Regardless of what your business is, one of the first things your manufacture will ask for you is your bill of materials. It doesn’t matter if you are just starting a business or looking for a manufacturer to manufacture your product, all manufacturers will ask you to provide a Bill of Materials (BOM) when you are trying to cut off your Cost of Goods Sold (COGS).
What is a Bill of Materials?
A Bill of Materials is a basic necessity in the manufacturing world and it plays a vital role in any product development. To explain it simply, unless you have a Bill of Material, you cannot manufacture a product. In essence, a bill of materials is an all-inclusive list that records all the details of the components and sub-assembled parts and all the raw materials required to build your product.
No matter what you are manufacturing, a Bill of Materials helps you to manage and oversee your resources as well as identify materials accurately in order to reduce spending wastefully. A bill of materials gives you accurate information which can help you to make better decisions to manufacture your product with cost-effective and efficiency.
What Should a Bill of Materials Include?
Much like a cooking recipe, a Bill of Material makes sure that your product has the proper and correct ingredients that includes materials and components to make them correctly. No matter if you are planning your Bill of Material or studying ways to improve your bill of materials, here are some important things you need to include in your Bill of Materials record: –
Number: This field enables you to document and keep track of the number of parts and components that you will use in your product.
Part Number: You would need to assign a number to each part for reference and distinguishing your parts in an easier manner. Each part should have its own unique part member. Avoid creating multiple part numbers for the same part as confusion will hinder your manufacturing process.
Part name: This requires you to give a unique name for each part or assembly and this will help you distinguish parts and components more efficiently. Similar to the part number, each part should be assigned with a unique name.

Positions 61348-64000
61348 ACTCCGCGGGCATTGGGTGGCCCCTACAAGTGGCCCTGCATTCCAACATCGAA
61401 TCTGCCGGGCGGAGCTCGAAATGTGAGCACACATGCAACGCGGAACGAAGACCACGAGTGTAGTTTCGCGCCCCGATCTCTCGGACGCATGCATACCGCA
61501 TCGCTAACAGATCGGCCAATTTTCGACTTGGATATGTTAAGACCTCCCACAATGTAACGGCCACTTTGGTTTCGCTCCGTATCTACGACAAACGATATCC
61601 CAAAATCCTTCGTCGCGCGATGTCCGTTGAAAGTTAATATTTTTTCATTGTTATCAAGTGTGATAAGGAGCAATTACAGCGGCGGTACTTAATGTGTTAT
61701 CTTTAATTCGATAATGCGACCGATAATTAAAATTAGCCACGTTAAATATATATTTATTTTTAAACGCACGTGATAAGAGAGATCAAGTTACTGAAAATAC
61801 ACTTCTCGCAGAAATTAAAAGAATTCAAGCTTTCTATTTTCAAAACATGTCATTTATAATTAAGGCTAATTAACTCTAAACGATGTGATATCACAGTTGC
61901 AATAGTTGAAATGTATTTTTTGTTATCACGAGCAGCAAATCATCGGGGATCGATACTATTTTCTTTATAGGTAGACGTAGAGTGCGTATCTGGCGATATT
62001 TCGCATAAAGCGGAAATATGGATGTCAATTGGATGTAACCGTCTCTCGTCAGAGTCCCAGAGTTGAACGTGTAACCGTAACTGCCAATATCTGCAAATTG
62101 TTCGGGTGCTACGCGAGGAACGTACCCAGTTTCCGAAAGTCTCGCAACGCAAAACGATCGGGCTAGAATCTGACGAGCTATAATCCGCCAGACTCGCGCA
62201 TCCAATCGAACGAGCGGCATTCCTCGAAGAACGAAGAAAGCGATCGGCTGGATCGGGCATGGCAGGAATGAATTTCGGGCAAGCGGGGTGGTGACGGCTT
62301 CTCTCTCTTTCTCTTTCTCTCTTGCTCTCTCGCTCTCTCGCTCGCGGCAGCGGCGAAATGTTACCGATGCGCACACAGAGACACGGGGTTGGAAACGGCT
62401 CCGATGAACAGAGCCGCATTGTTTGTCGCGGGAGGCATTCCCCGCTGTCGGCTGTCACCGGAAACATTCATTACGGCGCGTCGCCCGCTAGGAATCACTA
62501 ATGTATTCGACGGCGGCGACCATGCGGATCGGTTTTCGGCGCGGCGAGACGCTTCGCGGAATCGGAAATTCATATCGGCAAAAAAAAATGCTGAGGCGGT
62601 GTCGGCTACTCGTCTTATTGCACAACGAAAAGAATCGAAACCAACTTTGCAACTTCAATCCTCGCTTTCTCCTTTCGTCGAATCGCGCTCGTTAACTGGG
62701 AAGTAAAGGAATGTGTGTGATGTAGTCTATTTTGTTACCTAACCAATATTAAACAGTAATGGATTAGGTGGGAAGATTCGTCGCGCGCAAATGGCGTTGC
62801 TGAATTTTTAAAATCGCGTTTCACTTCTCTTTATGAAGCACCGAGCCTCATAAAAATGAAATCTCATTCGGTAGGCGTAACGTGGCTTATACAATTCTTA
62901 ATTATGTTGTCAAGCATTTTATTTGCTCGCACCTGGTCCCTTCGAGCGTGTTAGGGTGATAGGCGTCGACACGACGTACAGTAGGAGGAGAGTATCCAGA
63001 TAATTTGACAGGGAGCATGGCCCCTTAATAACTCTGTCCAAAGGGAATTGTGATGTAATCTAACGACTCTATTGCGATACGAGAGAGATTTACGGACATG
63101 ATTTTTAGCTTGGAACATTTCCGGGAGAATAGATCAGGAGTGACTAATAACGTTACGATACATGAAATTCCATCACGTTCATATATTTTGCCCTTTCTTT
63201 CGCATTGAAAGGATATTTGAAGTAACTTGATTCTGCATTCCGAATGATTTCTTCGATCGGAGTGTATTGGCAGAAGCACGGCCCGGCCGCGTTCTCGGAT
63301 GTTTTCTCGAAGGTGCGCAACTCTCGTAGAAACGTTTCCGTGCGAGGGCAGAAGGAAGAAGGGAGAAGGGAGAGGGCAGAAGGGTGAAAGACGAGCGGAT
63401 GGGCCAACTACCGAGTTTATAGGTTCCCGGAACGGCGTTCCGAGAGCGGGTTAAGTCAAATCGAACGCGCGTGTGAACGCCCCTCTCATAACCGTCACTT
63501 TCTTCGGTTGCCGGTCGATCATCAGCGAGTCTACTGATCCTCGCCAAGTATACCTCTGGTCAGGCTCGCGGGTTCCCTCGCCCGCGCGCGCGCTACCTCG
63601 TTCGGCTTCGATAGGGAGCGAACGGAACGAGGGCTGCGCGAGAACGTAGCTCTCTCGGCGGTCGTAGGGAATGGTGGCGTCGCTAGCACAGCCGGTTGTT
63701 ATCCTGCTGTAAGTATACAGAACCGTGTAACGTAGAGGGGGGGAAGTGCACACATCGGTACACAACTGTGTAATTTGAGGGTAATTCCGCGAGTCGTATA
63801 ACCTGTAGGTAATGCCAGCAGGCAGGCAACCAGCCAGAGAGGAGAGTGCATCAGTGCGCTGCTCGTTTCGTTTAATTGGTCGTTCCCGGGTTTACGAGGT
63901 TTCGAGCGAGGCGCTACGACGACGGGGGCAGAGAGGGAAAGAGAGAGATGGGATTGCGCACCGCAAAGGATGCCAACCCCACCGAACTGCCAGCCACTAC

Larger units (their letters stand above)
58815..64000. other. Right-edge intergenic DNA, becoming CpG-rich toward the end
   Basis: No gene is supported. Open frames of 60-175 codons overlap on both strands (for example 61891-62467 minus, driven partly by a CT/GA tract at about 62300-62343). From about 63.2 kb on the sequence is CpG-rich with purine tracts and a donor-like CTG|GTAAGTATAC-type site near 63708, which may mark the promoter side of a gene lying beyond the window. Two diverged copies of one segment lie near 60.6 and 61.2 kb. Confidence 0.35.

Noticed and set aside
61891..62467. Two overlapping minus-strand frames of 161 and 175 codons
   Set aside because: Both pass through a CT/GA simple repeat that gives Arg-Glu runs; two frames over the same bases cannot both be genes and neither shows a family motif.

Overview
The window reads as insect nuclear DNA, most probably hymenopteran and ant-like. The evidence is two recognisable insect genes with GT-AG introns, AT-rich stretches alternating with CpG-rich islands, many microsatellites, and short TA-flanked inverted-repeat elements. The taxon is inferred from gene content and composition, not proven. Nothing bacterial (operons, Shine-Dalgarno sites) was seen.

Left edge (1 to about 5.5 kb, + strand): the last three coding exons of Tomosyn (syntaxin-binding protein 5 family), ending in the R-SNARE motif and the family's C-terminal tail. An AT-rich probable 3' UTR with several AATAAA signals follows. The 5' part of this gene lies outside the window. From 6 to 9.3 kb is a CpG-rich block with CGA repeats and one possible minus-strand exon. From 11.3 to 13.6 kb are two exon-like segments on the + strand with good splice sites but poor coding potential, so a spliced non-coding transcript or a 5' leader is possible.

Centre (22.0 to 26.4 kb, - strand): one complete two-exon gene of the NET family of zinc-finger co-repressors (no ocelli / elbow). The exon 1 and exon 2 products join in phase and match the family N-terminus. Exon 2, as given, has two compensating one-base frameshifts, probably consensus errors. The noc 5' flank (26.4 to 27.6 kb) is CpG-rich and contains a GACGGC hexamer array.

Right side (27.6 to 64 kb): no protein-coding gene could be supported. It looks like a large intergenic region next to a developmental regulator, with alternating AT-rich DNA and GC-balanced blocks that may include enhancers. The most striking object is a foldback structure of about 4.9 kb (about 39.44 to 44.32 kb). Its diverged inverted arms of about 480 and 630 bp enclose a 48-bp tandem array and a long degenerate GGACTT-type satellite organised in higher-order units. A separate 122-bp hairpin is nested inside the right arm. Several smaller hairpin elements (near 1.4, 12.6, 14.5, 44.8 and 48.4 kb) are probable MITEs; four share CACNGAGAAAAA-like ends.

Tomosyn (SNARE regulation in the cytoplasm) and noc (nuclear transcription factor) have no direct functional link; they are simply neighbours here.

Material: It is important to know what material your product is made of, depending on your product’s function, and necessary to determine where to shave off costs. By simply labelling it as “plastic” will not be good enough; the specific type of plastic should be labelled.
Description: This section includes a full description of each part. The description is where you can go into detail about the use of the parts.
Picture: A picture is worth a thousand words. Photographs are useful in helping to identify parts more efficiently.
Color: Each part needs a color labelled with it. To make the color labelling as objective as possible, label your parts with a pantone color instead of just saying “blue” or “green.” This will make sure that production will be as consistent as possible.
Finish/texture: Similar to color, texture and finish of a product is one of the most important aspects in the customer purchasing process and can be the contrast between an end customer purchasing your product or going with your competitor. Do not be lazy and remember to include the type of texture or finish you are looking for.
Quantity: This enables you to record down the number of parts used in each assembly and will help you make decisions for purchasing and manufacturing. For instance, you might require five of the same screws for assembly, so you should include ‘5’ under Quantity.
Unit: This enables you to categorize the measurement in which a part will be used or purchased. Standard measures will consist of pieces, centimeters, inches, feet and yards. As a rule of thumb, you might want to remain constant throughout to help make sure that the right quantities are procured and distributed to the production line.
Unit price: This allows you to keep track of the price for each part number. Generally, this assumes that the quantity is one.
Total cost: This is estimated by multiplying the unit price by the quantity. This will get you a set for the entire quantity for each part number.
Lead time: Lead time is the number of days, weeks or months that it would take to make that particular part. Before you can place a purchase order, you would need to know the lead time for the final product.
Tooling: For most of the customized parts, there is a requirement to open your own tools. This column will include you with a cost associated with opening a tool that you might need for that specific part.
Supplier: It is important to record and remember the name of the supplier that gives you with that part. If you have sources from multiple suppliers, it might be a bit confusing, so one should remember to keep track of which supplier you are using for production becomes critical.
Notes/remarks: Keep everyone who is involved with your bill of materials on the same page by including other relevant notes.
To conclude, creating a bill of materials is not just a basic development step – it’s an important stage to make sure total consistency throughout the manufacturing process. A well-defined bill of materials will tell you when and how much of each individual part you would need to buy for your manufacturing process.